With all due respect, what utter BS!!!! I adopted 3 adult strays, well beyond 2-3 years of age, and they're lap cats. And all the other adults, if I adopted them, would be in bliss, poor things. Ferals are cats that don't let you even see them, let alone pet them. I bet yours were born in a home and dumped.
Jusjim, yes of course, but I'm going by the American definition, ferals = born from stray/feral mother (you don't see them, even. They come feed when you're gone.), stray = dumped or born from stray mother (they usually play hard to get for some time and often end up as lap cats).
Straysmommy, sorry but it's you that's wrong. Feral KITTENS are different, and feral adults can become accustomed to people over time. An adult feral might never be 'domesticated' the way that people normally think about it, but they can build trust and relationships over time.
The fact that the OP stated in his first post that he trapped the kittens is a fairly good indicator that they were feral. If they were dumped you'd be able to catch them, feral kittens mean traps usually.
I'm feeding them periodically and keeping my hand in the cage very close to them while they're eating. I'm also petting them. One is more skittish than the other one, but like I said, we are able to pet both of them. There is some hissing, but no biting or scratching yet. (Sorry I'm being redundant - I think it makes me feel better to write this all down). They have also both been held on a lap a few times. They don't love it though. I'm also leaving a radio on all the time in their room, so they can get used to voices.
OP, at the age you caught those babies if you put a lot of work and time into it you could easily get them to the point where they'd be considered adoptable by anyone.
You're already on the right track for sure, but I have a few tips that might help out.
You said you were holding them on your lap every day, that's perfect. While you hold the kitten gentle scratch behind their ears and rub them all over. If you have to forcibly hold them still then do that with one hand, while petting and caressing with the other. Pay close attention and when the kitten starts to relax relax your hold as well, but don't let the kitten jump away. I like to hold them either by the scruff (which is still safe at this age as long as you're careful), or if you're not worried about biting, with your thumb and fore finger around their neck and the rest of your fingers wrapping around their chest. This prevents them from escaping and they should learn to relax and lean in for cuddles quickly. If you can get them to purr and snuggle let them go and choose to stay or leave on their own terms. I never put a kitten down until it purrs though.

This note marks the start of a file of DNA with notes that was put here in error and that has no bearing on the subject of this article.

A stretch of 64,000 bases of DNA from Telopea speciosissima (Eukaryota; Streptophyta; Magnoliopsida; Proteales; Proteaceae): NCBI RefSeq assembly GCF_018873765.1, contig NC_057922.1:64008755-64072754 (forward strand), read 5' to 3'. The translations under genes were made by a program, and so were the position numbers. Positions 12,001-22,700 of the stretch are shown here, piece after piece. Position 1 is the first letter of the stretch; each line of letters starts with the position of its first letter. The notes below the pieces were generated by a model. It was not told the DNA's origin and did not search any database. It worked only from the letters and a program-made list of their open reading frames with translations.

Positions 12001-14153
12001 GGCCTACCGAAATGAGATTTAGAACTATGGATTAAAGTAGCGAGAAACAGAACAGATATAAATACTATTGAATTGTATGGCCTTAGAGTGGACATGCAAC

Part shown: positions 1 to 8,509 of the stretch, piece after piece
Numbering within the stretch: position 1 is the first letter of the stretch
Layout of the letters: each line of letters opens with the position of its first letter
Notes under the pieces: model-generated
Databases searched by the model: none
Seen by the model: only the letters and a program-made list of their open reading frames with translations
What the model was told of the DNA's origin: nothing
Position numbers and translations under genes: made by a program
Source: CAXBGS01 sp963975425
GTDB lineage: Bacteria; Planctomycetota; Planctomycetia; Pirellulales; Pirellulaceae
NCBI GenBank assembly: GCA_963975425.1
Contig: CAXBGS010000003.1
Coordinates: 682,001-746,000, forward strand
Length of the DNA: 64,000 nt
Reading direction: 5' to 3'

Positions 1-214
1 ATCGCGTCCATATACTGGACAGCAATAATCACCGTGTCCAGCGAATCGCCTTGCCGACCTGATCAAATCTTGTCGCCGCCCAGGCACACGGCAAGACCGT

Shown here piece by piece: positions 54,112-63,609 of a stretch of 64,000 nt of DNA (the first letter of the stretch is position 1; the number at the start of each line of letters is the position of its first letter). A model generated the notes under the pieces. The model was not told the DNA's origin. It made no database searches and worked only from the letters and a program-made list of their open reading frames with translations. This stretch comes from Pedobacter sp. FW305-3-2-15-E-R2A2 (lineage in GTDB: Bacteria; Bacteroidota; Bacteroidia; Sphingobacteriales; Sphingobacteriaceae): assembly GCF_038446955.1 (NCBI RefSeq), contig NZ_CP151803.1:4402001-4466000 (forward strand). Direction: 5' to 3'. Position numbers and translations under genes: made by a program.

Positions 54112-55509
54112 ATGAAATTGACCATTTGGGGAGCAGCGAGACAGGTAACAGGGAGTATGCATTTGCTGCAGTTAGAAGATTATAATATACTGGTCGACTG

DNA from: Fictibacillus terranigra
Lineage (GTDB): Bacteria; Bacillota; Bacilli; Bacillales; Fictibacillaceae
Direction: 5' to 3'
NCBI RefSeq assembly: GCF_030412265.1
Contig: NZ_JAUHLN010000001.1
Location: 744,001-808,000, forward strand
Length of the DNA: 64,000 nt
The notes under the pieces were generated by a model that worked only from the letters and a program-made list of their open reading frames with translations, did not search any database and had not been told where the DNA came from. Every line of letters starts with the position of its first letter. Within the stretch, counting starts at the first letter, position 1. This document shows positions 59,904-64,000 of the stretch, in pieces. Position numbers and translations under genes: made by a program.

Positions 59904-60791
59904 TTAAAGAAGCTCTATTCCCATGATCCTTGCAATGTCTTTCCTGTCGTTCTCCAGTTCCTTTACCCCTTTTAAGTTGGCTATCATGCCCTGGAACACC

The other thing that will help the most is play time. Ideally you want something where you can sit in one place, move minimally, and have them playing around you to the point that they forget you're there. Laser pointers and wand toys work best. Either way this is something that should only happen when you're around. You want them to see you as the bringer of all things fun.
Once they will come up to you if you sit down on the floor you add more people. Take them into a room like a bathroom, or somewhere else with no places you can't reach them if you need to, and just sit or lie on the floor and let them explore you. Introduce them at first to one new person at a time, and have that person just sit calmly while you play with the kittens. As the kittens get more comfortable with that you can bring in two people at a time and give them toys. Make sure your helpers understand they have to speak calmly and not get excited or move quickly.
Good luck...and post pictures!